PARTISAN+TOP-TWO
A Hybrid Primary = Path to Free and Fair Elections
WHERE WE HAVE BEEN

The Nonpartisan Top-Two Primary

In a “Nonpartisan” Top-Two election, all voters and candidates participate equally in the primary - regardless of party affiliation or non-affiliation, and only the top two candidates advance to the general election. All voters participate equally in the general election, and the candidate with the most votes is elected. A Nonpartisan Top-Two is a free election process. So why do we still conduct closed partisan elections nearly everywhere except Washington State, California and Louisiana? Closed partisan primaries still exist in Oregon because voters have rejected the Nonpartisan Top-Two primary twice in recent years - by huge margins. This occurred even though polls consistently show a strong majority of Oregon voters support election reform.
In 2012, voters in Arizona defeated Proposition 121 – an initiative very similar to the measures that were defeated in Oregon. A completely different state, with a completely different electorate, but the margin of defeat was nearly identical.
Measure 65 (2008) Changes General Election Nomination Processes for Major/Minor Party, Independent Candidates for Most Partisan Offices Yes    553,640 No 1,070,580 (Source: Oregon Blue Book)
Measure 90 (2014) Changes general election nomination processes: Provides for single primary election ballot listing candidates; top two advance. Yes 459,629 No 987,050 (Source: Oregon Blue Book)
Proposition 121 (2012) Creating an Open Primary giving all qualified voters the right to vote for the candidates of their choice… Yes    662,336 No 1,340,286 (Source: State of Arizona Official Canvas, 2012 General Election - Nov 6,2012)
If an initiative fails by a 2:1 margin, something about the initiative is very, very wrong. Simply placing it back on the ballot with a different sponsor and marketing campaign won’t change anything. For whatever reason, many voters lie to pollsters about their support for election reform - or - opponents of election reform found and exploited one or more fatal flaws in these initiatives.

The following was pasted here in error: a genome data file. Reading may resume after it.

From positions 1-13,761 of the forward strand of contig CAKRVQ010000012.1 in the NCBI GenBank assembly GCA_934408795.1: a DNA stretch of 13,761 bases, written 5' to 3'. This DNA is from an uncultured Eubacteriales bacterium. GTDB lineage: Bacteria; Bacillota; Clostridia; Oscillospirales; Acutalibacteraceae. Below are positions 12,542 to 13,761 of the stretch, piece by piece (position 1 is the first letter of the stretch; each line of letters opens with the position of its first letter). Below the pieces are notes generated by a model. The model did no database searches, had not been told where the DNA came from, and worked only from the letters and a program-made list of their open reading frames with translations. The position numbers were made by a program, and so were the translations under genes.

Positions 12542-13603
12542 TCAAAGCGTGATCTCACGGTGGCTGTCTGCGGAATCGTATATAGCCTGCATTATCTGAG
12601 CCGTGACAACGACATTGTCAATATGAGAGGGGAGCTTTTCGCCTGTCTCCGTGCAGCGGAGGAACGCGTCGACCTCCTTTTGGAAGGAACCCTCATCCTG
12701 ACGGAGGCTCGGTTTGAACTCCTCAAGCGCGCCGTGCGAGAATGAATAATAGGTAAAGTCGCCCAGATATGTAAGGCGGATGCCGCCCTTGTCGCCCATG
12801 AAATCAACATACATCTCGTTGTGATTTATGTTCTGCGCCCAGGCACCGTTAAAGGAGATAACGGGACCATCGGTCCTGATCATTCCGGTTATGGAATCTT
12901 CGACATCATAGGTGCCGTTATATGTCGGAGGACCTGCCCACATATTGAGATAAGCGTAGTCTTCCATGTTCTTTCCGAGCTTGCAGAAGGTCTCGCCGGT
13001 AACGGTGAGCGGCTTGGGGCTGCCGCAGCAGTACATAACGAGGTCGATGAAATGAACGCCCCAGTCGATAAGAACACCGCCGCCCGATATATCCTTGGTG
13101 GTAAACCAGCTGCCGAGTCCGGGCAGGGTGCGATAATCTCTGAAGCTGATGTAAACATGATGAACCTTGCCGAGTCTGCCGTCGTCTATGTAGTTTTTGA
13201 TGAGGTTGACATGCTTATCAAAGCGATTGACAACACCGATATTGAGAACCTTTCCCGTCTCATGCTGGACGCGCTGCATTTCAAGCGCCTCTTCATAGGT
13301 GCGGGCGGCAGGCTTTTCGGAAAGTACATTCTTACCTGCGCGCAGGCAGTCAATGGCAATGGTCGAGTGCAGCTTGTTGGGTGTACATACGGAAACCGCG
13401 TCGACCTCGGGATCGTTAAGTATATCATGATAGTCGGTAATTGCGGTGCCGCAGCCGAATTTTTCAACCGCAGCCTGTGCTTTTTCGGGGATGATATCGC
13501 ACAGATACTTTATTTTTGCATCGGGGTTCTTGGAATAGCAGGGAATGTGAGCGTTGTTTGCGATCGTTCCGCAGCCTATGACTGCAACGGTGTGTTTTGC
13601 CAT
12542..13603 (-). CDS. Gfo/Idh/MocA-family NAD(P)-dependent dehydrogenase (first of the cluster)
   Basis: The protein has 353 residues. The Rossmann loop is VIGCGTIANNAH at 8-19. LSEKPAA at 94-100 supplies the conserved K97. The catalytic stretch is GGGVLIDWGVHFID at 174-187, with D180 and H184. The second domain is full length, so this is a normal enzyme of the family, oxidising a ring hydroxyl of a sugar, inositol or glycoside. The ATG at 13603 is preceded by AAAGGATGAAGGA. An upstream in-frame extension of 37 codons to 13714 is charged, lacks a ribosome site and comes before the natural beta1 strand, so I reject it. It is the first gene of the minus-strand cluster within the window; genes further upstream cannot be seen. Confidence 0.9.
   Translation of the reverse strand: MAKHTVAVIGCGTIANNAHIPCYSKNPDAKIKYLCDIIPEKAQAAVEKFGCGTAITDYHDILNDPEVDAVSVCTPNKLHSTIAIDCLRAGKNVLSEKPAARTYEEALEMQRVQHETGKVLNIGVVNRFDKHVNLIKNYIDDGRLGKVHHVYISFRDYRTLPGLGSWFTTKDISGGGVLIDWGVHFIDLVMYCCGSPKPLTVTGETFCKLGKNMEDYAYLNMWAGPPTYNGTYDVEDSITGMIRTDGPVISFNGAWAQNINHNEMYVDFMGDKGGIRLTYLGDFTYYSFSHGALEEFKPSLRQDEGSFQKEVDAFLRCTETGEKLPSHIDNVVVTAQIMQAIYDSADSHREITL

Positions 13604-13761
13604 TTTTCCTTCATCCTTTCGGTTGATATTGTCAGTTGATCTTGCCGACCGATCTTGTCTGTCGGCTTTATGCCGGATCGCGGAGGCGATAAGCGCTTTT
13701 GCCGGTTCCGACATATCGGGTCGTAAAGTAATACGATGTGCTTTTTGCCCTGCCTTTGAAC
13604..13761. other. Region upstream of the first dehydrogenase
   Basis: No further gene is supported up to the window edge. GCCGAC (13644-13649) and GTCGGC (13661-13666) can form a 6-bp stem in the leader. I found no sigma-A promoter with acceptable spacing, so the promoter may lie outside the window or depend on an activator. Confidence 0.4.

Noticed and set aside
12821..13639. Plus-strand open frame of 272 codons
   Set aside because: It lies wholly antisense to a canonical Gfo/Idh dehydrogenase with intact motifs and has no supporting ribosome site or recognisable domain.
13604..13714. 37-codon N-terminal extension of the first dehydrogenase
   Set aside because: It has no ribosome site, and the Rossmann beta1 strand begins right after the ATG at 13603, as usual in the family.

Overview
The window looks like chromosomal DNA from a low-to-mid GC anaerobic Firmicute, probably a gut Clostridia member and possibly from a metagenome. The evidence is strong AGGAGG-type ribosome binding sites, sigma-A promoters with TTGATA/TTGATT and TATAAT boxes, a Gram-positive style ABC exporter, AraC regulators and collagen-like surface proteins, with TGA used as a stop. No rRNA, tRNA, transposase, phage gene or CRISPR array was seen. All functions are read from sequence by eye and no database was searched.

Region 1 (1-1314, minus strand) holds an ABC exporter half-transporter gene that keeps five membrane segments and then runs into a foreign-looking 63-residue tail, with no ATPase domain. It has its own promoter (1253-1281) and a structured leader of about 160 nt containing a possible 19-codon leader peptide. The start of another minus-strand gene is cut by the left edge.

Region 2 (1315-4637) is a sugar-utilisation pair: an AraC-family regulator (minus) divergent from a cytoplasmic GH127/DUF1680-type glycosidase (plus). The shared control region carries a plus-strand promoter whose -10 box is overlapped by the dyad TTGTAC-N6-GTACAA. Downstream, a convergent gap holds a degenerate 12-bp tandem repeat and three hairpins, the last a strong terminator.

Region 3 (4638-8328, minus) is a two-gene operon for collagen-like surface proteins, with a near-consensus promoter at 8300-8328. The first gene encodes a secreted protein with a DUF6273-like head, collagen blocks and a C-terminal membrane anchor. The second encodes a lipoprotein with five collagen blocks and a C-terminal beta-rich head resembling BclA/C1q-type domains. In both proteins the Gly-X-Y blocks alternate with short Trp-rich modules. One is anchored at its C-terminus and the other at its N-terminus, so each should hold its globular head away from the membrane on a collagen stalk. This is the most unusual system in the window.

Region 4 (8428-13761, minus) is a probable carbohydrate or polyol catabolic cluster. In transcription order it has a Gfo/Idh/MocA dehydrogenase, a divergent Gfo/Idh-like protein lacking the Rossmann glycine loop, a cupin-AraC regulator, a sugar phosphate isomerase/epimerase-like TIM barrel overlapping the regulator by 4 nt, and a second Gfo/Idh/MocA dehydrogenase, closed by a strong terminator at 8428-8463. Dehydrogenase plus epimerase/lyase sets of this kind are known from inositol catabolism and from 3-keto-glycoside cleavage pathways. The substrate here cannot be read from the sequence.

PARTISAN+TOP-TWO
A Hybrid Primary = Path to Free and Fair Elections
WHERE WE HAVE BEEN

The Nonpartisan Top-Two Primary

In a “Nonpartisan” Top-Two election, all voters and candidates participate equally in the primary - regardless of party affiliation or non-affiliation, and only the top two candidates advance to the general election. All voters participate equally in the general election, and the candidate with the most votes is elected. A Nonpartisan Top-Two is a free election process. So why do we still conduct closed partisan elections nearly everywhere except Washington State, California and Louisiana? Closed partisan primaries still exist in Oregon because voters have rejected the Nonpartisan Top-Two primary twice in recent years - by huge margins. This occurred even though polls consistently show a strong majority of Oregon voters support election reform.
In 2012, voters in Arizona defeated Proposition 121 – an initiative very similar to the measures that were defeated in Oregon. A completely different state, with a completely different electorate, but the margin of defeat was nearly identical.
Measure 65 (2008) Changes General Election Nomination Processes for Major/Minor Party, Independent Candidates for Most Partisan Offices Yes    553,640 No 1,070,580 (Source: Oregon Blue Book)
Measure 90 (2014) Changes general election nomination processes: Provides for single primary election ballot listing candidates; top two advance. Yes 459,629 No 987,050 (Source: Oregon Blue Book)
Proposition 121 (2012) Creating an Open Primary giving all qualified voters the right to vote for the candidates of their choice… Yes    662,336 No 1,340,286 (Source: State of Arizona Official Canvas, 2012 General Election - Nov 6,2012)
If an initiative fails by a 2:1 margin, something about the initiative is very, very wrong. Simply placing it back on the ballot with a different sponsor and marketing campaign won’t change anything. For whatever reason, many voters lie to pollsters about their support for election reform - or - opponents of election reform found and exploited one or more fatal flaws in these initiatives.